. Dried sample was dissolved in 1 ml of IMAC loading buffer (40% ACN, 0.1% FA) and incubated with 40 μl of IMAC beads (PHOS-Select Iron Affinity Gel, Sigma) on a rotary wheel for 60 min at room temperature. The suspension was then transferred into a Mobicol (MoBiTec, Göttingen, Germany) spin column with a 10-μm pore filter. The flow-through of unbound peptides was collected and dried by dry freezing for TiO2 enrichment.
      IMAC beads were washed 10 times using 400 μl of IMAC loading buffer and twice with 5% ACN, 0.1% FA. The first two washes were pooled with the flow-through of the IMAC enrichment. Peptides were eluted from the IMAC resin with 4 × 100 μl NH4OH. The eluate was set to a pH of 2 using 10% FA and stored at −80 °C until unification with the TiO2 eluate. For the TiO2 enrichment, the dried IMAC flow-through was dissolved in 0.1% TFA, desalted as described above, and freeze dried. Peptides were dissolved in 1 ml of TiO2 loading buffer (300 mg/ml lactic acid, 80% ACN, 0.1% TFA) and incubated with 4 mg of TiO2 resin (Titansphere bulk media, 5 μm, GL Science, Torrance, CA) with overhead rotation at room temperature. The suspension was then transferred into a Mobicol spin column with a 10-μm pore filter. The TiO2 resin was washed with 8 × 500 μl of TiO2 loading buffer, 8 × 500 μl of 80% ACN, 0.1% TFA, 4 × 500 μl of 1% ACN, 0.1% TFA, and 4 × 500 μl of 1% ACN, 0.1% FA. Bound peptides were eluted from the TiO2 resin by the addition of 4 × 100 μl of 0.3 m NH4OH and 4 × 100 μl of 0.7 m NH4OH. TiO2 eluate was acidified with FA, mixed with IMAC elution, and lyophilized. The flow-through of the experiment was stored and later used to perform protein quantification in a whole proteome analysis.

      Separation via High-resolution Strong Cation Exchange Chromatography

      Dried peptides were dissolved in 50 μl of SCX Buffer A (5 mm NaH2PO4, pH 2.7, 15% ACN), and the pH was adjusted to a pH greater than 3 with 8.5% H3PO4.
      SCX was performed on an UltiMate 3000 nanoLC system (Thermo Fisher Scientific) equipped with a 25 cm × 1 mm polysulfoethyl-A (3 μm) column (PolyLC) at flow rate of 25 μl/min. The sample was applied to the column and separated with a combined pH and salt gradient of 100% buffer A (5 mm NaH2PO4, pH 2.7, 15% ACN) at 10 min, 10% buffer B (5 mm NaH2PO4, pH 2.7, 1 m NaCl, 15% ACN) and 50% buffer C (5 mm NaH2PO4, pH 6, 15% ACN) at 90 min, 25% buffer B and 50% buffer C at 100 min, 50% buffer B and 50% buffer C at 105 min, 50% buffer B and 50% buffer C at 120 min, and 100% buffer A at 125 min. Following 5 min of flow-through, 130 fractions were collected (1 min/fraction) and stored at −80 °C. The SCX gradient for whole proteome analysis was 100% buffer A at 10 min, 10% buffer B and 50% buffer C at 40 min, 25% buffer B and 50% buffer C at 50 min, 50% buffer B and 50% buffer C at 55 min, 50% buffer B and 50% buffer C at 70 min, and 100% buffer A at 75 min. Here 70 fractions were collected (1 min/fraction) and stored at −80 °C.

      Mass Spectrometry

      SCX fractions were separated on an Ultimate 3000 nanoLC system (Thermo Fisher Scientific) equipped with a 25 cm × 75 μm inner diameter Acclaim PepMap RSLC C18 column (5 μm, 100 Å). For all LC-MS experiments, a linear gradient from 100% solvent A (5% ACN (Sigma-Aldrich), 0.1% FA (Merck, Germany)) to 70% solvent B (30% ACN, 0.08% FA) in 60 min was applied for peptide separation. An LTQ Velos Orbitrap ETD (Thermo Fisher Scientific) mass spectrometer was coupled on-line with the Ultimate 3000 via a nano-electrospray source (Proxeon, Thermo Fisher Scientific). The mass spectrometer was operated in data-dependent mode. For the analysis of the SCX fractions, one full scan (m/z 350–2000) was acquired in the Orbitrap (resolution 60,000, target value 1,000,000, maximal fill time of 400 ms), followed by MS/MS scans of the five most abundant ions in the LTQ (target value 10,000, maximal fill time of 200 ms, isolation at 1.9 Th with the ion trap, CID fragmentation with normalized collision energy of 35) and in the HCD cell (resolution 7500, target value 100,000, maximal fill time of 600 ms, isolation at 1.6 Th with the ion trap, HCD fragmentation with normalized collision energy of 50). CID was performed enabling multistage activation fragmentation on neutral loss masses of −32.6, −49, and −98 Da from the precursor m/z. Selected ions were excluded for 60 s with an exclusion mass tolerance of 5 ppm. Polydimethylcyclosiloxane (m/z 445.12) was used as a lock mass for internal recalibration. Singly charged ions were excluded from selection, and the monoisotopic precursor selection feature was enabled.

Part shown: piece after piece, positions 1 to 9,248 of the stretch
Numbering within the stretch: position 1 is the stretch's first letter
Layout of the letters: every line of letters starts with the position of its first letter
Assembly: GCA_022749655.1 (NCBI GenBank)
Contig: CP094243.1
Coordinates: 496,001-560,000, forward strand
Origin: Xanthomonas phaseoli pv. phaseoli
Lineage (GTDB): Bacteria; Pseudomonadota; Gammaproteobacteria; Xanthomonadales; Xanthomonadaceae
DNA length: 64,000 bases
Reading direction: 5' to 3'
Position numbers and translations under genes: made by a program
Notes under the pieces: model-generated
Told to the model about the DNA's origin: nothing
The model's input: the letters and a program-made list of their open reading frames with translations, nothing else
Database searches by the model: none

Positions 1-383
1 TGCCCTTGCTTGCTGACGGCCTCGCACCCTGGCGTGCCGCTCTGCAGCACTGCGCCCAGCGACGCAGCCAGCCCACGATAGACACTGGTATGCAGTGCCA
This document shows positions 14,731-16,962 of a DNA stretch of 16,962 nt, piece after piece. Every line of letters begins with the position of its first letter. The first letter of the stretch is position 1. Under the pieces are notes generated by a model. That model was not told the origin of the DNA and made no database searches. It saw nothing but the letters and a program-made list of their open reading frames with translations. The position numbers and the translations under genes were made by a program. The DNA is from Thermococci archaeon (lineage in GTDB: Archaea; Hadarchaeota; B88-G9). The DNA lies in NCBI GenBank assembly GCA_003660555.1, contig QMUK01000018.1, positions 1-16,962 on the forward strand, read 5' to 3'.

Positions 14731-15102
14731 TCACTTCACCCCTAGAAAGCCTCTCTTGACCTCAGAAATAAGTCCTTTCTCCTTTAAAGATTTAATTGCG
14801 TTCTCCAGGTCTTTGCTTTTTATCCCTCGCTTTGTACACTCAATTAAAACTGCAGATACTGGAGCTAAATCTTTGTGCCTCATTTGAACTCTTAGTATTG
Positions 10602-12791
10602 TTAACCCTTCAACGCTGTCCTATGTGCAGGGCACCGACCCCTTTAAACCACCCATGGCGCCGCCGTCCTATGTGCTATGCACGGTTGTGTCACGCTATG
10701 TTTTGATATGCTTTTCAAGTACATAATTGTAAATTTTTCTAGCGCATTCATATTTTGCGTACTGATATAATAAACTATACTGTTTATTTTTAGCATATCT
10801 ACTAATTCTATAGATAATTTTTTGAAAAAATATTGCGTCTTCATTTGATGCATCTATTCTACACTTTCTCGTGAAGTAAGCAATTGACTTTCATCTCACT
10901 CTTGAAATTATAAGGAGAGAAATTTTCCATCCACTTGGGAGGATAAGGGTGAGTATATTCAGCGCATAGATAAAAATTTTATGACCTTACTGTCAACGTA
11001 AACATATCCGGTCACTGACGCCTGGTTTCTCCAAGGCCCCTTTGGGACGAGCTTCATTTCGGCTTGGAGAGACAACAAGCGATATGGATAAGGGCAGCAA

Data Analysis

      Raw files were processed with Proteome Discoverer (version 1.4.0.282, Thermo Fisher Scientific, Bremen, Germany). Database searches were performed using Mascot (version 2.2, Matrix Science, London, UK) (
      • Perkins D.N.
      • Pappin D.J.
      • Creasy D.M.
      • Cottrell J.S.
      Probability-based protein identification by searching sequence databases using mass spectrometry data.
      ) against a concatenated target-decoy database based on the mouse UniProt database (version 2012_11). MaxQuant SequenceReverser (version 1.0.13.13) was used to generate the decoy database and append contaminants (
      • Cox J.
      • Mann M.
      MaxQuant enables high peptide identification rates, individualized p.p.b.-range mass accuracies and proteome-wide protein quantification.
      ) (101,726 sequences in total). Oxidation of methionine and phosphorylation of serine, threonine and tyrosine were set as dynamic modifications and methylthio-cysteine and iTRAQ at the N terminus and lysine were specified as fixed modifications. Trypsin was defined as the proteolytic enzyme, cleaving after lysine or arginine, except when followed by proline, and up to two missed cleavages were allowed. A mass tolerance of 7 ppm was set as the precursor ion tolerance. The fragment ion tolerance values for HCD and CID spectra were set to 0.03 and 0.5 Da, respectively. Reporter ion intensities were extracted in Proteome Discoverer from the closest centroid mass within an integration tolerance of 5 mmu. PhosphoRS (version 3.0) was employed to determine the localization of phosphorylated residues (